The next mosaic is called Jerusalem’s Cross. It measures four feet by four feet. August explained that Father H. Gregory West, founding pastor of St. Clare, has a strong affection for this style of the cross, and he requested this one specifically.

White Dove, measuring six feet by six feet, is a symbol of the Holy Spirit inspired by Jesus’ baptism. “The dove was referenced throughout the Old as well as the New Testament,” August explained.

She also explained that one of the hardest parts of the installation was the transportation from her home design studio and garage to the church. “We had been working out of my home for years,” she said. “A contractor I was working with on something at my house volunteered to help. It was a nerve-racking process. We had to tilt the eight-foot one to carry it out of my garage and bring it in sideways in the church. Plus it was very heavy. I was so thankful for the help.”

The mosaics were installed on the floor. One of the challenges was making sure all the pieces were flesh and smooth.

“The biggest nightmare was whether the completed mosaics were smooth enough not to cause any tripping,” she explained. “This was because we used different stone types and manufacturers to get the right color combinations. The whole mosaic was covered in epoxy coating to help protect and smooth out the surface for use.” The epoxy will have to be renewed in five to 10 years.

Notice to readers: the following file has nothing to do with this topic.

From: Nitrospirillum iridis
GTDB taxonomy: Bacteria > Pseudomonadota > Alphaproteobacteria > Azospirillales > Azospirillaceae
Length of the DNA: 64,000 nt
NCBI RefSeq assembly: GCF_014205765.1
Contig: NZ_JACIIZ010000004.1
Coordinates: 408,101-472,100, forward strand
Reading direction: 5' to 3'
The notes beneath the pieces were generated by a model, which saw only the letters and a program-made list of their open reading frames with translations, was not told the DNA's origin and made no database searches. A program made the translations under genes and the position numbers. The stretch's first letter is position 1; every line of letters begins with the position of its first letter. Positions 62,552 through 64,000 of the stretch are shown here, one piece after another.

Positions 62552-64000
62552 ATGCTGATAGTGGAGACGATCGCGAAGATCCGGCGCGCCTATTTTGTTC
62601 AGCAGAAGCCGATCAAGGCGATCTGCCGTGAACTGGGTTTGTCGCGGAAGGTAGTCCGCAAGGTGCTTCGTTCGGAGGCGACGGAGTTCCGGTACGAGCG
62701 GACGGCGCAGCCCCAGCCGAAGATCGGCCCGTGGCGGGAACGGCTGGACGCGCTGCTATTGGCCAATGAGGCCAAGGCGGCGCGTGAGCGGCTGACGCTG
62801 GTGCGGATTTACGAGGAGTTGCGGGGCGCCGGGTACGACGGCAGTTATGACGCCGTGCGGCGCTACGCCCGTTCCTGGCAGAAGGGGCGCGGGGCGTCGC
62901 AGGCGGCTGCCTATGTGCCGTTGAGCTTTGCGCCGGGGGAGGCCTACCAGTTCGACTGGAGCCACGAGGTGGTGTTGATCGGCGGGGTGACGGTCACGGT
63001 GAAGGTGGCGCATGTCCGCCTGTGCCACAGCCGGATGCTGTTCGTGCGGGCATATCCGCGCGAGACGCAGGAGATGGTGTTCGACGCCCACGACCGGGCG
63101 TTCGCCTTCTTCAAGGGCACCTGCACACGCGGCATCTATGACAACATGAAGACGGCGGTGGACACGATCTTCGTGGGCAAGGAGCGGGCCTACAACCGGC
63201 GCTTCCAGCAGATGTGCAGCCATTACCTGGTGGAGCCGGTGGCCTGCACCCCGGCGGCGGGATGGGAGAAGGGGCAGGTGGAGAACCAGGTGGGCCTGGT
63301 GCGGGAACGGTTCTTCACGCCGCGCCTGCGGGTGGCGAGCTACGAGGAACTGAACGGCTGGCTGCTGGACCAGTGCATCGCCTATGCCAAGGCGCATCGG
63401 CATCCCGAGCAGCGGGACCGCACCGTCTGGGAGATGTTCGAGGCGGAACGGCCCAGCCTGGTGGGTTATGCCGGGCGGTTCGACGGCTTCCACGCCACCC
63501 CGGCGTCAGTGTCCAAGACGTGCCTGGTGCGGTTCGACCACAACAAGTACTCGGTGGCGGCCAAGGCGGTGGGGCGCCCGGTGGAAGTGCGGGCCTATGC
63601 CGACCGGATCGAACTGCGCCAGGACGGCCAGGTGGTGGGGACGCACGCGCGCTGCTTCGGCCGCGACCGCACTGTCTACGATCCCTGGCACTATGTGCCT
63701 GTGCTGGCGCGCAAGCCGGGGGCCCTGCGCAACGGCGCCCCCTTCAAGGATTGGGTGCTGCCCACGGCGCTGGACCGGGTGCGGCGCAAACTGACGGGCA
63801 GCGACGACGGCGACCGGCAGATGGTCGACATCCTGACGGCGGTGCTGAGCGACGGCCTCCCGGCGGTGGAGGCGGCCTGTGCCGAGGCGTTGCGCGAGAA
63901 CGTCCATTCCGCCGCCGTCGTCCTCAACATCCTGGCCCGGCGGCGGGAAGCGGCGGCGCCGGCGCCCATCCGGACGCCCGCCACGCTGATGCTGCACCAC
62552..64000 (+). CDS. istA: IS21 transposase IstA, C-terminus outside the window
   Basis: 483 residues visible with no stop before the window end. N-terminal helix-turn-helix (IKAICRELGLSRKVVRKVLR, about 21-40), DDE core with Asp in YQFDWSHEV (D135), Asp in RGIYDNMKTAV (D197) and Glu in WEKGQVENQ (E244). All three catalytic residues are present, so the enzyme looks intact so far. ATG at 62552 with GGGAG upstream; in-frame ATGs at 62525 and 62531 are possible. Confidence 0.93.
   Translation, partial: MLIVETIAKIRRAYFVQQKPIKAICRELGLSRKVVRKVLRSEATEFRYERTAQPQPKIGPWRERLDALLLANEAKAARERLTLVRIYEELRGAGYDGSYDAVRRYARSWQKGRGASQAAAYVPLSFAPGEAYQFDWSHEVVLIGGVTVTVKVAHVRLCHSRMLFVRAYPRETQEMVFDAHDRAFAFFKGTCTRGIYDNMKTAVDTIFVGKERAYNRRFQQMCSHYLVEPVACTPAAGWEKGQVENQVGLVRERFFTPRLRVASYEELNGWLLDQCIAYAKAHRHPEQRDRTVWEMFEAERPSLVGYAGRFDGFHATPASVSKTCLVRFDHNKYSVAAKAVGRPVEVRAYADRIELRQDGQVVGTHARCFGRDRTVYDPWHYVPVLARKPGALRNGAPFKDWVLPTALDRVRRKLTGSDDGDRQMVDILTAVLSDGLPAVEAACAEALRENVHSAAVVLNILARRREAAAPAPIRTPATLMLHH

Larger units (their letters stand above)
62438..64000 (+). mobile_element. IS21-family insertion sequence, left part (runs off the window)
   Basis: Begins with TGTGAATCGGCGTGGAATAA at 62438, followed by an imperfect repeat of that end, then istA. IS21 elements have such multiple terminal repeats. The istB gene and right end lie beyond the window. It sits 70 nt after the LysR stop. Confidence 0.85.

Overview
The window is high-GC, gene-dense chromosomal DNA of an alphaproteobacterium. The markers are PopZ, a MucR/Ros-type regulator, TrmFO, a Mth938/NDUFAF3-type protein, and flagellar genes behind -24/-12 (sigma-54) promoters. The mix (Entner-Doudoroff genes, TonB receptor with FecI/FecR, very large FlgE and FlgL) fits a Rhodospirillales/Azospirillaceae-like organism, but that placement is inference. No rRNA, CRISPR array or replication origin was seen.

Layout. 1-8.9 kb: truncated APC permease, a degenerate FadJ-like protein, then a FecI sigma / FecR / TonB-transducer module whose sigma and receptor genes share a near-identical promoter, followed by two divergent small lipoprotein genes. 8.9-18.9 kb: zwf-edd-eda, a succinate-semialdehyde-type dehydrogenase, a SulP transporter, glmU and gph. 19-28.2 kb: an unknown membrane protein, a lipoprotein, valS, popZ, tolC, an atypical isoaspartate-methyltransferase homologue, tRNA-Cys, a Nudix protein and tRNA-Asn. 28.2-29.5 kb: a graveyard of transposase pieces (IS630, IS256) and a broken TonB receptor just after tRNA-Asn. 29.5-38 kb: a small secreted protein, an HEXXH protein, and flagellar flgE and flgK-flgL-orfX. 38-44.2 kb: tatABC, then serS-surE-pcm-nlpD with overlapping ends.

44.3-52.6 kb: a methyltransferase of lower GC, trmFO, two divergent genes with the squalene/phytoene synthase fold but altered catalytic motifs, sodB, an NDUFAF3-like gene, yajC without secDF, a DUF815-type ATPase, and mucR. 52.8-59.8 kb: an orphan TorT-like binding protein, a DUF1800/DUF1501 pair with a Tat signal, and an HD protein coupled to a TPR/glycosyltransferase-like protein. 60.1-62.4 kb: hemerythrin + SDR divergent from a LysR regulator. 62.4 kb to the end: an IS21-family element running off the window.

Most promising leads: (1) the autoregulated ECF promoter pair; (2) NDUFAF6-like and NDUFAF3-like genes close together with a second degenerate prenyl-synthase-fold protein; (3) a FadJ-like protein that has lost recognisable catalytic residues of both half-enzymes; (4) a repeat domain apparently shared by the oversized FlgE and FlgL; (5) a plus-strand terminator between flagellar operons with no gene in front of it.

August said that there were about 70 total volunteers and a core group of about six volunteers that brought the whole project to completion. She said they were made up of Catholics and non-Catholics, parishioners and non-parishioners and they ranged in age from 10 to 90 years old. All, she said, were novices.

They helped with cutting the tiles into shapes and correct sizes; sorting the tiles by color and type; placing the tiles in layers; installing and transporting the mosaics at the end; and preparing the flooring for placing and epoxy coating.

“The mosaics just seemed to be a necessary component to the overall wholeness of the design of the church,” August added. “After starting to work on this project, I’ve had the opportunity to visit many historical and beautiful churches and cathedrals all over Europe. There was a lot of studying and picture-taking involved in this.”

The whole process from conception to completion took about five years.

Father West said, “The mosaics represent the love and hard work of so many parish volunteers under Catherine's leadership. These works of art testify to the role of the Holy Spirit, the Blessed Mother and St. Clare, not only in our Catholic history but also in our parish's development.”

August concluded, “As spelled out in the Bible, it’s important to make a church beautiful and worthy of being a home for our Lord. I think our mosaic creations have made our Lord’s home quite special.”

Theresa Stratford is a freelance writer for The Miscellany. She lives in Charleston with her husband and three children and attends the Cathedral of St. John the Baptist. Email her at